Professor John Owens, Emeritus Professor of United States Government and Politics, Centre for the Study of Democracy at the University of Westminster, wrote an article for the Conversation, on how Donald Trump could potentially be ejected from government. The article was re-published in Business Standard and the Raw Story.

Following Donald Trump’s admission of providing the Russian government secret information, his presidency seemed to have been seriously weakened and reassessed even among his own party. Professor Owen described the aftermath: “As Washington becomes increasingly engulfed by the spiralling crises in Donald Trump’s presidency, and even prominent Republicans compare it to the dark days of Watergate, even Republican voices have been asking how Donald Trump might be replaced.”

The article drew a parallel between Trump’s current situation and former US presidents who have previously been removed from office, for different reasons. The article then explained some of the laws which could be used to do just that. “ Six decades ago, Dwight Eisenhower’s various illnesses stimulated a serious debate in the Congress over this question, but it was not until the 1963 assassination of his successor John F. Kennedy that Congress approved the 25th Amendment to the US Constitution, which provided a set of procedures for replacing a president in the event of death, removal (permanently or temporarily), resignation, or incapacity.”

Continuing, Professor Owens explained that the 25th Amendment could also give presidents a way to leave the office voluntarily: “Its section three stipulates that the incumbent can make a written declaration to the president pro tempore of the Senate and the speaker of the House that: “he [sic] is unable to discharge the powers and duties of his office, and until he transmits to them a written declaration to the contrary, such powers and duties shall be discharged by the vice-president as acting president.”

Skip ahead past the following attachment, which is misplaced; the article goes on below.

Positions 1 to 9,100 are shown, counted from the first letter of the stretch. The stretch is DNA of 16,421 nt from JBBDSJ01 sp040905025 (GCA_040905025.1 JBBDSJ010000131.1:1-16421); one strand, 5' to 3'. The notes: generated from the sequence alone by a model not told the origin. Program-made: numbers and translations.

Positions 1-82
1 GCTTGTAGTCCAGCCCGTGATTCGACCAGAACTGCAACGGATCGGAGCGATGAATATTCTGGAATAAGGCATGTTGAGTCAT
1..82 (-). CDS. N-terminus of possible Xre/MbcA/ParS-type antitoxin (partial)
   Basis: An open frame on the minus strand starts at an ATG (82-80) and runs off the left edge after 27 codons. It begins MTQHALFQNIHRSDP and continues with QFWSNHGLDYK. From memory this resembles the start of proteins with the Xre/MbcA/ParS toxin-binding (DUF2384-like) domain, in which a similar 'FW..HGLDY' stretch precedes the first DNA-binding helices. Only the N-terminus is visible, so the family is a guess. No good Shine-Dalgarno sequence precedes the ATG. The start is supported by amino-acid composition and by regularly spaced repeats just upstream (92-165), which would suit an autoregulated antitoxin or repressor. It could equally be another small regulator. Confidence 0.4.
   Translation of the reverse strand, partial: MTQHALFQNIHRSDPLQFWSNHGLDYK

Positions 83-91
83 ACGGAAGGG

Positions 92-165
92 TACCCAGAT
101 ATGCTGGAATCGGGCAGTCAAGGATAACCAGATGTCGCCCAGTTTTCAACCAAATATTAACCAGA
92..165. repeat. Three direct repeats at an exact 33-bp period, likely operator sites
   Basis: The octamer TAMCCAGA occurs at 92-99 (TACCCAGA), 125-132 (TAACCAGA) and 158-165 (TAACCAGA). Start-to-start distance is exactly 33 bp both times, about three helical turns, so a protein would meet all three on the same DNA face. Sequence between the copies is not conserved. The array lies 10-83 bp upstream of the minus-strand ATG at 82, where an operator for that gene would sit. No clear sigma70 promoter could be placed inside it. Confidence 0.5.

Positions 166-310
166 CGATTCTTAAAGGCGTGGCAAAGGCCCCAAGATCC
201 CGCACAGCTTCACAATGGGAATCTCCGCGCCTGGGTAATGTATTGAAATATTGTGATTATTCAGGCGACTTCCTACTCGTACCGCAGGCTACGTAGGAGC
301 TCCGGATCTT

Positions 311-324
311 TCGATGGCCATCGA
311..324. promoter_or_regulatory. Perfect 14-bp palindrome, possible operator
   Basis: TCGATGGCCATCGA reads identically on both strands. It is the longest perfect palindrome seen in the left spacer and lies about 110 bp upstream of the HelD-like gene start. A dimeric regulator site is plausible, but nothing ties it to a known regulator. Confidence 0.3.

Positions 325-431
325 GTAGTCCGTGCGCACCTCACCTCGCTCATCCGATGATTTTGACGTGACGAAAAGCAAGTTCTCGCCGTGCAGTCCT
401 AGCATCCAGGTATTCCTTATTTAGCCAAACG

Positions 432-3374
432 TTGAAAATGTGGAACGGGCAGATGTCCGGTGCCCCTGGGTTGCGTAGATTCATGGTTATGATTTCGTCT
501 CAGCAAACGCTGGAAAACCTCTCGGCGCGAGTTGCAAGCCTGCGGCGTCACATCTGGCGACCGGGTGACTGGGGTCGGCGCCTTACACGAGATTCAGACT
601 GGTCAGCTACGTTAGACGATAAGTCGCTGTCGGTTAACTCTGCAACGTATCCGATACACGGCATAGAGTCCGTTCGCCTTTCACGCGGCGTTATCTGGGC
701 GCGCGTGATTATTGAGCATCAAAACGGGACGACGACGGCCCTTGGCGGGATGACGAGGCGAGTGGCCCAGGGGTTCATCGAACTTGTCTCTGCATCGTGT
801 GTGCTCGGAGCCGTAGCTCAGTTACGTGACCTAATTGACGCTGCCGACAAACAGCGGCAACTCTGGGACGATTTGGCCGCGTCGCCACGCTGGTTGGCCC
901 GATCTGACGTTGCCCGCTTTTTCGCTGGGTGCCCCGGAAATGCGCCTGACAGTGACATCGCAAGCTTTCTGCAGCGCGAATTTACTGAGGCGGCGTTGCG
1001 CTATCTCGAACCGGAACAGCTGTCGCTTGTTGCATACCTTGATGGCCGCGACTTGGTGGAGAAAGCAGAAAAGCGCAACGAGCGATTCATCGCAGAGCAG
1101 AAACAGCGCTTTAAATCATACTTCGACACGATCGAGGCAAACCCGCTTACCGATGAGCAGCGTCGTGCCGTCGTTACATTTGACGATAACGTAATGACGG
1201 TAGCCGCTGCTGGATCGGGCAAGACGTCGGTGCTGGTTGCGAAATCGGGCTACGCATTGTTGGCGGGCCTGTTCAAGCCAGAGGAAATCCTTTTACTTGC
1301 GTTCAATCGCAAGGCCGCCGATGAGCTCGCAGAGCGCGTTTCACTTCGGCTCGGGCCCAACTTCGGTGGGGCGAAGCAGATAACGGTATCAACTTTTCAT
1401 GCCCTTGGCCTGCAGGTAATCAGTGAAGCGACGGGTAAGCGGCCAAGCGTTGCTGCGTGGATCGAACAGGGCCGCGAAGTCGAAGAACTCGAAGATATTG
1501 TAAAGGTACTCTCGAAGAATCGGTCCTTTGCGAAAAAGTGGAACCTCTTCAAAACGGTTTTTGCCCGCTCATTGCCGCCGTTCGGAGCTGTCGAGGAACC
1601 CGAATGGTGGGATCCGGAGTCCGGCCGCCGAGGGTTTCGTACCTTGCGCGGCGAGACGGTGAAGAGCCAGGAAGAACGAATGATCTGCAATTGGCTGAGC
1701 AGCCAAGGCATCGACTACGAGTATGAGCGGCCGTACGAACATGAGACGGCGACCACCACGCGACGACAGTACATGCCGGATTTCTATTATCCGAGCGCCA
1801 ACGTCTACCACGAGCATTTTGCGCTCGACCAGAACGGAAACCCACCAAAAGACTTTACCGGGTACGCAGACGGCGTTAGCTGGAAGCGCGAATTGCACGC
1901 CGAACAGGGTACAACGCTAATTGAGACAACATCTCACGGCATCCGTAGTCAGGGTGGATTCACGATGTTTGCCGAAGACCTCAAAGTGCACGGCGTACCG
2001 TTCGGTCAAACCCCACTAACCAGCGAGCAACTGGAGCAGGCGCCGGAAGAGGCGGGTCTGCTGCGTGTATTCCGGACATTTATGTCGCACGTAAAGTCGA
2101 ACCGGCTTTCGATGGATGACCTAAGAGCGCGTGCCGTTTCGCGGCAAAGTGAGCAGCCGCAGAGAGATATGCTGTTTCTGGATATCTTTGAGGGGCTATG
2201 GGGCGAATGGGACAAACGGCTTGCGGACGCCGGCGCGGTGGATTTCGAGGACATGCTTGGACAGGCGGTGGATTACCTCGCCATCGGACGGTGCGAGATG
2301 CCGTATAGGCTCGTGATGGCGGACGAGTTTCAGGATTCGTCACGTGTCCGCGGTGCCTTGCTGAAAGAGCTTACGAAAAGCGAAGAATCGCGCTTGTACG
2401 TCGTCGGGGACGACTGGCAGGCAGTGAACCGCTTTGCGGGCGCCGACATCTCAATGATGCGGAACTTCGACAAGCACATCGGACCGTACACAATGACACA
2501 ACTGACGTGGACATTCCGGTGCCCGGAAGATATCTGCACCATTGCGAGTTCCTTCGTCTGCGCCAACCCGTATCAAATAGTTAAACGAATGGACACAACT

The article also dealt with impeachment, which can also be used to remove a president from his position: “For Trump to be removed from office pursuant to Article II, section four of the constitution, he would need to be impeached and found guilty of ‘treason, bribery, or other high crimes and misdemeanours’. And now the US Department of Justice has appointed the highly regarded and greatly experienced Robert Mueller as special counsel with broad authority to investigate ‘any links and/or co-ordination between the Russian government and individuals associated with the campaign of President Donald Trump.’”

He added: “If Congress regarded Trump as a danger to the country, the House could use the impeachment process to remove him. With Republicans in control of Congress as well as the White House, whether or not impeachment is invoked will depend then on opinion within the Republican Conference in the House, as well as a two-thirds majority of the Senate.

The article concluded by questioning the role of vice-presidents and cabinet secretaries in the removal of a president from government and reassessing president functions’ legitimacy: “Were the 25th Amendment activated in this way, it would surely open the possibility of political coups, thereby undermining the presidency’s legitimacy and the premise that officeholders are chosen by voters.”

Read the full article on the Conversation website.

Read the re – published article on the Business Standard and on the Raw Story.

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